1. The appellant has been convicted by the learned Sessions Judge of Guntur of the murder of a little girl one Seetharamamma. The trial Court imposed a sentence of transportation for life and the learned Judge who perused the judgment of the trial Court ordered the issue of a notice to the prisoner to show cause why the sentence should not be enhanced to a sentence of death.
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2. After dealing with the evidence His Lordship concludes.
3. In our view the guilt of the accused has been proved beyond any shadow of doubt and we have no reason to suppose that the evidence for the prosecution is other than true.
4. This appeal will therefore be dismissed.
5. In considering the question whether the sentence should be enhanced, it is well to remember that the appellant has been convicted of the murder of a little girl whom he was proved; to have taken from her house for reasons which have been shown to be false. He was never intending to take her to her grandfather. The moment the girl's mother heard of his supposed intention she was surprised. She states she wondered why-after the quarrel between herself and the wife of the accused, the accused should take her daughter away without her -permission because be it remembered that when P.W. 1 left the house that day there was no question. The accused never asked her permission to take her daughter so far away as Tekkallapad nine miles distance. We cannot doubt therefore that this murder was premeditated and deliberate. Why exactly it was perpetrated is known only to the appellant. The learned Judge dealt with the question of sentence as follows:
As to the punishment since the guilt of the accused has been proved by strong circumstantial evidence this is not a case calling for capital punishment. I therefore sentence him to transportation for life.
6. That reason namely that the conviction was based on circumstantial evidence has been in innumerable cases condemned by this High Court. It was condemned in 1914 by Ay ling and Kumaraswami Sastri, JJ., in Muniyandi v. Emperor (1915) M.W.N. 34, in 1921 by Ayling and Krishnan, JJ., in Public Prosecutor v. Paramandi : AIR1921Mad423 and again in 1929 condemned by Waller and Krishnan Pandalai, JJ., in Chava Indramma v. Emperor (1929) 2 Mad. Crl. C. 158. There is thus ample authority for so self-evident a proposition. It must surely be obvious that it matters not how an accused's guilt is established. whether by the testimony of eye-witnesses or by the testimony of combined circumstances provided that it is established beyond all reasonable doubt and the measure of proof must be the same in either case. Our attention has been drawn to some decisions the effect of which is as stated in the headnote in Gunduthalayan, In re (1929) 58 M.L.J. 490 : I.L.R. 53 Mad. 585:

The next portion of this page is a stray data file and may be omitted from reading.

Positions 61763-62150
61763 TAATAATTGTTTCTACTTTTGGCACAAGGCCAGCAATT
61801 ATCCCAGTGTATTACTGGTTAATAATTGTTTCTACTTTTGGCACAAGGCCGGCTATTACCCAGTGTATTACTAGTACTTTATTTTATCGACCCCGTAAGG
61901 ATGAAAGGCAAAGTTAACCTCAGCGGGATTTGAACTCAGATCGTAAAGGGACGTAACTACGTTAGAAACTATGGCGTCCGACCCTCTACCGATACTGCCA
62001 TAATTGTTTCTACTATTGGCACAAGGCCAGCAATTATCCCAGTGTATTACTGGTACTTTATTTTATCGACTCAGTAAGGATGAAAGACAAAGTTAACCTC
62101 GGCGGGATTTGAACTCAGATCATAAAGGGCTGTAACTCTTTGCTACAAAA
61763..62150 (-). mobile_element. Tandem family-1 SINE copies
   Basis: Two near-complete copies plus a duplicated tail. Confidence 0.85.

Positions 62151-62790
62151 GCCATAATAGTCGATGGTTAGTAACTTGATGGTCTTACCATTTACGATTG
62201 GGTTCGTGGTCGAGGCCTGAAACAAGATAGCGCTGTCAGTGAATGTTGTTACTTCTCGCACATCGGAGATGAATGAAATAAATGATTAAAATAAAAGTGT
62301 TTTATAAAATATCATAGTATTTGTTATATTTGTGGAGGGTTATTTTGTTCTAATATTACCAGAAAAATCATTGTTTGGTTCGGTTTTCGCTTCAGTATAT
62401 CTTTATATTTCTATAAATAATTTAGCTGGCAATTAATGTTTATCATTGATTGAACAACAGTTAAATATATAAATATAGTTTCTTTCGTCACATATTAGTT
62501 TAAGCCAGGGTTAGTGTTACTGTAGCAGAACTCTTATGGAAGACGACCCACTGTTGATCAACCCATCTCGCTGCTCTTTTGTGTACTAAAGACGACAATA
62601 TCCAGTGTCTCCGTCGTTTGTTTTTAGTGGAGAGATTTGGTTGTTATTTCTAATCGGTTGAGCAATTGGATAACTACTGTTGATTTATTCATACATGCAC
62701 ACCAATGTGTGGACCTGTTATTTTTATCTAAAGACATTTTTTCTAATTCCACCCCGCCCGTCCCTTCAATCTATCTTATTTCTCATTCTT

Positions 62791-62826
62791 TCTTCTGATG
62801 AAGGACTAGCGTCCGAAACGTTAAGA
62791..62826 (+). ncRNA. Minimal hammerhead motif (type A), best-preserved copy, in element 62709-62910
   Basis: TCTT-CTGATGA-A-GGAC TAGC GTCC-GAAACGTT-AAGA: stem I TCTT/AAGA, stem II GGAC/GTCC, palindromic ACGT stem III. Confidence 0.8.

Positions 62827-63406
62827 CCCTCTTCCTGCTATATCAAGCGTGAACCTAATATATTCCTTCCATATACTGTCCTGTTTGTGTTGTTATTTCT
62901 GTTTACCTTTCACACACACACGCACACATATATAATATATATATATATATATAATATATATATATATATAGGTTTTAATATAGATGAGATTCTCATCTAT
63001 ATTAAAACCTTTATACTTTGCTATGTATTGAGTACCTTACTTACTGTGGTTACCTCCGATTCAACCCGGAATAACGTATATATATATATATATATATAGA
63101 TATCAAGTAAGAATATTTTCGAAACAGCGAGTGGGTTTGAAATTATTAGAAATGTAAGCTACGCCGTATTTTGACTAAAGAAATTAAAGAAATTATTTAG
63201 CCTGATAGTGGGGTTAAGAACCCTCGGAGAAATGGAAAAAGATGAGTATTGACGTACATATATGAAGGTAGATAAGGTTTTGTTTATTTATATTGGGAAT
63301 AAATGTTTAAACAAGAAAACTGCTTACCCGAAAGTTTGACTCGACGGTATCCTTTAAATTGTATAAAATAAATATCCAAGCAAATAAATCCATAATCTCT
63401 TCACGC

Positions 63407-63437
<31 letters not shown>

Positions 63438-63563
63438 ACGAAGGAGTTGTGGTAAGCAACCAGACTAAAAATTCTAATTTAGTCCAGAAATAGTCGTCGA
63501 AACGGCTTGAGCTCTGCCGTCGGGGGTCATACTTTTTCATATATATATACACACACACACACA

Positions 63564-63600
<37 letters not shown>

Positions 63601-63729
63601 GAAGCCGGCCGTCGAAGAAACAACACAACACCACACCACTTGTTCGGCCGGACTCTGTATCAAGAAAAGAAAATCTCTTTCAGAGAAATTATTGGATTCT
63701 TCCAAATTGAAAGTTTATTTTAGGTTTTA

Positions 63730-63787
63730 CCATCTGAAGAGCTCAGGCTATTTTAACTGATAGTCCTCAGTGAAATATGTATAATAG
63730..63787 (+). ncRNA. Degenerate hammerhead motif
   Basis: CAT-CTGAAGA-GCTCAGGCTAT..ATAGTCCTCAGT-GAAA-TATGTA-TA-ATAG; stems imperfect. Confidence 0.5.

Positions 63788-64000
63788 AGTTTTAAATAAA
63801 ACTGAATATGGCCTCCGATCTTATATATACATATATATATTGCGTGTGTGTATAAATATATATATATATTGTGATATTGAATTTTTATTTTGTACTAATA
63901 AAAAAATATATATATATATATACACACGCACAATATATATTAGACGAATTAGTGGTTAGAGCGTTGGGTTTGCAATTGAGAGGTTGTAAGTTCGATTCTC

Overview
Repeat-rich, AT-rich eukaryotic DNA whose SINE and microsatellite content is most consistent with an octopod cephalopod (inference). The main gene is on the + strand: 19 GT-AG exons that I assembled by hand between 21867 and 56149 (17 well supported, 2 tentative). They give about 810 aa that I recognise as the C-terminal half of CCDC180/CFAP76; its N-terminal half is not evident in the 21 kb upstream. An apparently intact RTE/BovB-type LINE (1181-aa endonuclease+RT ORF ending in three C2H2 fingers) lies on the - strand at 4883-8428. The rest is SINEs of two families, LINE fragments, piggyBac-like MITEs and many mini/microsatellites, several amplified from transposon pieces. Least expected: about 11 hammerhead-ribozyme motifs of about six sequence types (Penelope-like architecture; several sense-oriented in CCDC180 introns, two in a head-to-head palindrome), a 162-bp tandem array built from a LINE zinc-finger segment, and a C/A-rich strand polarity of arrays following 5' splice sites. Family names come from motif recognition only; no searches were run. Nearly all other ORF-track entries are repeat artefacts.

Where on a conviction for murder the Sessions Court awarded a sentence lesser than death, the High Court will not enhance the sentence, unless it is satisfied that on the evidence in the case the sentence of death is the only possible sentence which could have been passed by the Sessions Court.
7. As on a conviction for murder the law provides for an alternative sentence we have no doubt that when using the phrase the only possible sentence' the Court intended to expires the view that it was only in cases in which the lower Court had manifestly failed in its duty that the High Court would impose the sentence of death. As stated by Waller, J., in Chava Indramma v. Emperor (1929) 2 Mad. Crl. C. 158, because the lower Courts had failed, in its duty there was no reason why the High Court should do the same. In this case we consider that the trial Court's duty was to impose the sentence of death. There must be cases in which that is manifestly so and perhaps as good an example as can be given is the case of the deliberate murder of a small child for purposes of robbery or any other purpose such as this case. No doubt examples can be multiplied but such an example may be mentioned. For reasons which are wholly unsupportable and which Mr. Vepa did not attempt to support the learned Judge has passed the lesser sentence. There are no other reasons justifying such a course. It is our duty to pass a sentence of death.
8. We therefore enhance the sentence of transportation for life to a sentence of death and direct that the accused be hanged by the neck until he be dead.